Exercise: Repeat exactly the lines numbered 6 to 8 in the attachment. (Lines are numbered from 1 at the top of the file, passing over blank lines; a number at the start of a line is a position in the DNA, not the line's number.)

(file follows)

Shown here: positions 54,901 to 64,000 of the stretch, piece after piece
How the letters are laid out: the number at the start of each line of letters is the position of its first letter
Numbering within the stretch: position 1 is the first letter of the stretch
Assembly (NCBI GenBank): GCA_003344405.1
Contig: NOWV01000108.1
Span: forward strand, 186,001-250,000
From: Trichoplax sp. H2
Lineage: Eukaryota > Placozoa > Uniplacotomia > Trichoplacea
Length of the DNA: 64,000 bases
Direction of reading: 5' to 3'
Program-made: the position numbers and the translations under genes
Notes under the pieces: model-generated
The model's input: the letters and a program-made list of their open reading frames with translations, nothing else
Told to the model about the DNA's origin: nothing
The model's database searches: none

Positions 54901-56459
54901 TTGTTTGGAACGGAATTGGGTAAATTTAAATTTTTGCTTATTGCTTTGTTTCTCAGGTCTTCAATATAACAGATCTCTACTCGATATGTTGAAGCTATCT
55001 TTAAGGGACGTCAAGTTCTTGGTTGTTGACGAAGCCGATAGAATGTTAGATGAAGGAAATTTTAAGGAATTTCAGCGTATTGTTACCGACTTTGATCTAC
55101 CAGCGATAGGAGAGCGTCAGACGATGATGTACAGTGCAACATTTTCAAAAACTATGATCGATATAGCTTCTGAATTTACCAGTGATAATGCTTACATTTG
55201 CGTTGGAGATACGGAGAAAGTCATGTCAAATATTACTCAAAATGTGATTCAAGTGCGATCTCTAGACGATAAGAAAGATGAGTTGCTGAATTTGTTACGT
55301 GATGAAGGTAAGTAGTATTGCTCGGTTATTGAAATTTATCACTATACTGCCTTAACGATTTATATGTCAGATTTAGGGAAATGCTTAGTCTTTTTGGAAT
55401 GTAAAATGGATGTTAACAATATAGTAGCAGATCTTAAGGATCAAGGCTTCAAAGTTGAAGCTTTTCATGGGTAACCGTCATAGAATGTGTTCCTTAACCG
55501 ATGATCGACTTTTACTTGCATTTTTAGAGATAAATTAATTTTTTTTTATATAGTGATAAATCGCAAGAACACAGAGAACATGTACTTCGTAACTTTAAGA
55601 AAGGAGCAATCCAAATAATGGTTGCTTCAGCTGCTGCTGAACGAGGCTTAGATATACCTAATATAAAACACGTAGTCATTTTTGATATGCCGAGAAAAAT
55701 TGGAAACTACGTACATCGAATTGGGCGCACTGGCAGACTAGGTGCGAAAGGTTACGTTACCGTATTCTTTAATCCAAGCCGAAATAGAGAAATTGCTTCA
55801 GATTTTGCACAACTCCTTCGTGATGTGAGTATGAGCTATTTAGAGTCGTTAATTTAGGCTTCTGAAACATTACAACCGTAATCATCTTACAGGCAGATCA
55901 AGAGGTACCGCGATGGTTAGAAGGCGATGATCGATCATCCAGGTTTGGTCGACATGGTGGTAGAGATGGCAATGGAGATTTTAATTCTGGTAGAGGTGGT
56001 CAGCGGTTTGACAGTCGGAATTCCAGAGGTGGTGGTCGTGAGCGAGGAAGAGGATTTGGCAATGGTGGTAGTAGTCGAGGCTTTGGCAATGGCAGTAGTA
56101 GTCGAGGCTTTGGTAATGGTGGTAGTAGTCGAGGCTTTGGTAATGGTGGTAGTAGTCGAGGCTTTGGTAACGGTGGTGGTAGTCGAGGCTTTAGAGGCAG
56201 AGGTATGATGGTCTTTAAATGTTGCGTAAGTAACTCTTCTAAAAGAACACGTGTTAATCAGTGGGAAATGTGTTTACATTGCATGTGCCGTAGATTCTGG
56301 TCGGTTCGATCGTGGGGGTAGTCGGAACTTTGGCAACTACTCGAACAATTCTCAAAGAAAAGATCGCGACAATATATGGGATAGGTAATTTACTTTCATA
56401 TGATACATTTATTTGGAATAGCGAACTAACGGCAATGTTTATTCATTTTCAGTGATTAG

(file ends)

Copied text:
Span: forward strand, 186,001-250,000
From: Trichoplax sp. H2
Lineage: Eukaryota > Placozoa > Uniplacotomia > Trichoplacea